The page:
Microsoft is continuing its mission to fit artificial intelligence (AI) into every one of its software products with the announcement of a cyber security chatbot that can reverse engineer malware and analyse log files.
“Today the odds remain stacked against cyber security professionals. Too often, they fight an asymmetric battle against relentless and sophisticated attackers,” Vasu Jakkal, VP of Microsoft Security, said. “With Security Copilot, we are shifting the balance of power into our favor.”
The sudden proliferation of large language models put fear in the heart of security professionals who worried that cheap, publicly accessible AI would dramatically scale up the capability of adversaries by, for instance, lowering the technical nous needed to engineer bespoke exploits.
Earlier this year, one cyber security expert explained to Information Age how he had used ChatGPT to deliberately obfuscate a piece of known malicious code in a way that effectively hid it from detection.
Microsoft is trying to even the playing field with what it claims is the “first and only generative AI security product enabling defenders to move at the speed and scale of AI”.
Videos of Security Copilot in action show it processing queries in natural language. Examples like easy-to-understand explanations of incidents or reverse engineered malware samples show its potential to uplift a small security team’s response and reporting requirements.
Other than demo videos and plenty of marketing materials, details on Security Copilot’s availability are sparse with Microsoft saying it is “in preview and not generally available”.
So far there is little in the way of pricing or how Security Copilot is bundled and integrated into Microsoft’s other security services like Windows Defender.
Microsoft also promises that your company’s data “is protected by the most comprehensive compliance and security controls in the industry,” adding that “it’s never used to train other AI models”.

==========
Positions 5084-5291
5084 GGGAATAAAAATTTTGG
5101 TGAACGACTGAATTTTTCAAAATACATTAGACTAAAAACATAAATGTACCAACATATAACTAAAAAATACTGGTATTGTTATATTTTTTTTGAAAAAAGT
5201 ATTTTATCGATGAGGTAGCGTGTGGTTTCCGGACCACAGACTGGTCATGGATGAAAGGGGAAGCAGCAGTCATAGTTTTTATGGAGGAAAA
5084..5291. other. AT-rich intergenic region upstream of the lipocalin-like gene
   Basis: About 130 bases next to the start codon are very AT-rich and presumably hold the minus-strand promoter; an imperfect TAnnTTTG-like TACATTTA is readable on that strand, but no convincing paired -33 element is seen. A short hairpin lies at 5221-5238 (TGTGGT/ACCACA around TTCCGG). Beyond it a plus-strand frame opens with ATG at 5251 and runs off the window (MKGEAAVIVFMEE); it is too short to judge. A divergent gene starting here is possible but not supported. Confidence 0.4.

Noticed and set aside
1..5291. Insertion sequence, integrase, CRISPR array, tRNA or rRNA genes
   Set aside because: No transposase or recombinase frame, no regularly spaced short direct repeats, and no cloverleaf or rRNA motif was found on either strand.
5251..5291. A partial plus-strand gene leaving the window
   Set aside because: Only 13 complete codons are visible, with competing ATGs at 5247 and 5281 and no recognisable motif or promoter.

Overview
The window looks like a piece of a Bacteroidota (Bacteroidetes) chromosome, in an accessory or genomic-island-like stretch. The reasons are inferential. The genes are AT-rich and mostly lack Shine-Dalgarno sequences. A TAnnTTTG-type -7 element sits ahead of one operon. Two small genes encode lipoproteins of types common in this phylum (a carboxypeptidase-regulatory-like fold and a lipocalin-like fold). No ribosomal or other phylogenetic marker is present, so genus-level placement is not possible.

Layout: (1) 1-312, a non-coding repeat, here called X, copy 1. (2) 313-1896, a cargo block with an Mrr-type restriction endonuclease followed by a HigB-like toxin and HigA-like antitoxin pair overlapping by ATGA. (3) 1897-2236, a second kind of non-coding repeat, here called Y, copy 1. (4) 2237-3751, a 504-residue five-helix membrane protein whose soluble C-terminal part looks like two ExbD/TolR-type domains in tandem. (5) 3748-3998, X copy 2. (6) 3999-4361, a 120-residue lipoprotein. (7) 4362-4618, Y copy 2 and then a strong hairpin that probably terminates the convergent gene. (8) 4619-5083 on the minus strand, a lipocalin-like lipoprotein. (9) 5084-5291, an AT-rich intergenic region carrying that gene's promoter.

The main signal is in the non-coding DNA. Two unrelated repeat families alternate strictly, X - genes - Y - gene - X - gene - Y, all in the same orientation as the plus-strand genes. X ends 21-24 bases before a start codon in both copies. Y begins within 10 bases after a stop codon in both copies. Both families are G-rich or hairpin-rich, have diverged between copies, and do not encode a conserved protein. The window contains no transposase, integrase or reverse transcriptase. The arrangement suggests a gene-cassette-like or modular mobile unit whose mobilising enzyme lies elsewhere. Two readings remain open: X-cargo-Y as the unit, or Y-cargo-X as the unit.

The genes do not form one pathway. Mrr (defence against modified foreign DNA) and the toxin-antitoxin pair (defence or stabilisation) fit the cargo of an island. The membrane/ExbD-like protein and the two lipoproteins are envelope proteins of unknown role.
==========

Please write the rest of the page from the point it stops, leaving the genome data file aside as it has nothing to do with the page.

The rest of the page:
Earlier this year, developers launched a class-action lawsuit against Microsoft for using open-source software hosted on its GitHub platform to train the AI-assisted coding platform which GitHub sold back to developers for a monthly subscription fee.
The success of ChatGPT, into whose parent company Microsoft has invested at least $15 billion (US$10 billion), has spurred a flurry of activity among Microsoft’s enterprise software divisions as it looks to capitalise on the AI hype and refresh its productivity tools.
A new update to video conferencing and messaging app Teams landed this week. The app has been completely rebuilt to be more lightweight, less resource intensive, with an updated UI and, of course, more AI “to take the work out of working together”.
There are also reports, via Windows Central, that Microsoft wants to modernise the structure of its Windows operating system to better suit different sized devices, not just PCs.
Codenamed 'CorePC’, the new version of Windows could be state separated – meaning some of it would be installed on read-only drive partitions – and further AI integration that takes advantage of onboard technology like graphics cards instead of calling to the cloud.